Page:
Criminal Threats PC 422
Criminal Threats PC 422. The legal definition of a criminal threat is putting someone in fear. When you threaten a person to kill or harm them and the following happens. The person is reasonably afraid for his/her safety or for the safety of his/her family. The threat was specific and has only one interpretation. And that you gave him/her that threat verbally, through a written document, or through electronic communications. Then criminal threat is created. Its important to know that although you did make a criminal threat, you don’t have to carry out the threat. You can still be charged with criminal threat. Even if you intentionally did not intend to commit the threat in the first place. Some examples of criminal threats include threatening to shoot someone while holding a gun. Calling your ex and telling him/her to watch their back. Or going to your ex’s new boyfriend/girlfriend and telling them that you’re going to to set their house on fire. Its important to note that since this relies a lot on the idea of fear, the fear must be real, reasonable, and sustained. A moment of fear does not count.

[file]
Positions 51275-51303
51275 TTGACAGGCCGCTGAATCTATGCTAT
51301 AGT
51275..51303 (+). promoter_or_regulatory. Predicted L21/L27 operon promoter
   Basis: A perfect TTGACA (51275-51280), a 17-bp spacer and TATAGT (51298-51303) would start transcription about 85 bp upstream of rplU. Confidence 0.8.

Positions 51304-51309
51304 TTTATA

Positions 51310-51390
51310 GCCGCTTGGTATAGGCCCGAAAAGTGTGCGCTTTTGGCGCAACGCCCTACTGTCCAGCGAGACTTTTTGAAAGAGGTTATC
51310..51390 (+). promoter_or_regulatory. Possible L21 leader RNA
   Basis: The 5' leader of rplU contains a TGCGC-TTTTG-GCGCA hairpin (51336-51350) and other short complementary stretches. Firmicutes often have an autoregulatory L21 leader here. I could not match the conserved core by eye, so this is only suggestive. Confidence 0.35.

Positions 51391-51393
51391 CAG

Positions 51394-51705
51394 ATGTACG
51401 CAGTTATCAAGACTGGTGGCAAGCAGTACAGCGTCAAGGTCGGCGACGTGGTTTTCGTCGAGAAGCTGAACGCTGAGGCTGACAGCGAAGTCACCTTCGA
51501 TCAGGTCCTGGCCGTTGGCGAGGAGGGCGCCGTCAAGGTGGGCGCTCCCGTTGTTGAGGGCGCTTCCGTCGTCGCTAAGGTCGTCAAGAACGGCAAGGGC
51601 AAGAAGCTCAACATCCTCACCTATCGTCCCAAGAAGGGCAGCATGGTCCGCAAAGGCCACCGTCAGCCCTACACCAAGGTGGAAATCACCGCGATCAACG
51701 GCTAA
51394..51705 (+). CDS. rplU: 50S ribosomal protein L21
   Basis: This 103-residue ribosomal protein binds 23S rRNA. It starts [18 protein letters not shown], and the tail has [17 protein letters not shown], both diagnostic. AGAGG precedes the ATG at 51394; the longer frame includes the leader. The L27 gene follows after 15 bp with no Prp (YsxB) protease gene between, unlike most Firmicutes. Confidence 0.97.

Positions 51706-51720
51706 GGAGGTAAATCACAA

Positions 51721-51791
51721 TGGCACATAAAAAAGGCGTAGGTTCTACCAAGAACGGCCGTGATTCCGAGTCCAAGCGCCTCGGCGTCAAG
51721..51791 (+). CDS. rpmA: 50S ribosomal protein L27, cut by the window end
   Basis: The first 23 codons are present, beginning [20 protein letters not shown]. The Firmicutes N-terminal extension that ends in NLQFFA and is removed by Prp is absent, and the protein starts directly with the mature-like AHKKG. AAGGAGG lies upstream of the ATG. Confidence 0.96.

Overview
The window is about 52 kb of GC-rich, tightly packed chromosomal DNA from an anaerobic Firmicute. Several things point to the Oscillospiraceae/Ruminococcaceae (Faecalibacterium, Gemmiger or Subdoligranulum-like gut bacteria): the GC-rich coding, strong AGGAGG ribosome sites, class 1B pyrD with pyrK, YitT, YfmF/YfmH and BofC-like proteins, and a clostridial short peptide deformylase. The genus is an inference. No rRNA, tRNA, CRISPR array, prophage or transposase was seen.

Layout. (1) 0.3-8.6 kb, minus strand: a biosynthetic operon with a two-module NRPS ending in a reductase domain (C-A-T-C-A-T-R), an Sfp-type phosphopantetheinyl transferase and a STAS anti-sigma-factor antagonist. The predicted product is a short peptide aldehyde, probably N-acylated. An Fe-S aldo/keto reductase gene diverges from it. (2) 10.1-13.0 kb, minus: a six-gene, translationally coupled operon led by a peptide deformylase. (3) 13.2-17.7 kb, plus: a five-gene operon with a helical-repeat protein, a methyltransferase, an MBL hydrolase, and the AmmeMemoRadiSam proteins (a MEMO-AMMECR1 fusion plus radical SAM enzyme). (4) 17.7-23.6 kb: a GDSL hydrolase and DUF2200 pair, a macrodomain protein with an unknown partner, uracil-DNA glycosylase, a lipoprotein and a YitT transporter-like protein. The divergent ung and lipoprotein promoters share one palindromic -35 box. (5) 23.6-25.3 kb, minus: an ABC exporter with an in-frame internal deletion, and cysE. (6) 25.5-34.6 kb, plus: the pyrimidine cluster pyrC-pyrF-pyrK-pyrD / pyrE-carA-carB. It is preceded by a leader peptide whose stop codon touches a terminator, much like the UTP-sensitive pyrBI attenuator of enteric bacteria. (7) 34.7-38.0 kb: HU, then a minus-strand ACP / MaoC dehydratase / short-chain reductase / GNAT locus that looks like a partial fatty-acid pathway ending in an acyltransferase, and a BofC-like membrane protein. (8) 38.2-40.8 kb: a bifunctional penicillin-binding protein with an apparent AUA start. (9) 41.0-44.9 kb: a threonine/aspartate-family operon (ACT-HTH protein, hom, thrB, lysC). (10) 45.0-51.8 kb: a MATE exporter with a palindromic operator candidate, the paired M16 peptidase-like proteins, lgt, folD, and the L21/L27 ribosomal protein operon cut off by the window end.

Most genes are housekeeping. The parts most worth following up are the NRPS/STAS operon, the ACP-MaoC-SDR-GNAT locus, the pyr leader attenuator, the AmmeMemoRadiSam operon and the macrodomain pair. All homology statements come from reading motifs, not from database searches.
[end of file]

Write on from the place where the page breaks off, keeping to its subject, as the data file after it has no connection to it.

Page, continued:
Punishments for Criminal Threats
Criminal threats are considered a wobbler. This means that it can be charged as either a misdemeanor or a felony. This mainly depends on the facts of the case and your criminal history. As a misdemeanor you could see up to a year in jail and up to a $1,000 fine. As a felony you could face up to 4 years in prison with up to a $10,000 fine.. If you held a weapon such as a knife or a gun while making the threat then the sentence is increased a year. However the penalty adds up as you could face the same penalties for each person you threatened. Criminal threats also adds a strike on your record. However this also means that if you do serve your sentence, you have to serve 85% of it before you can get a release.
If you were charged with criminal threats its important to know the technicalities of the crime. Make sure to talk to an attorney for any questions.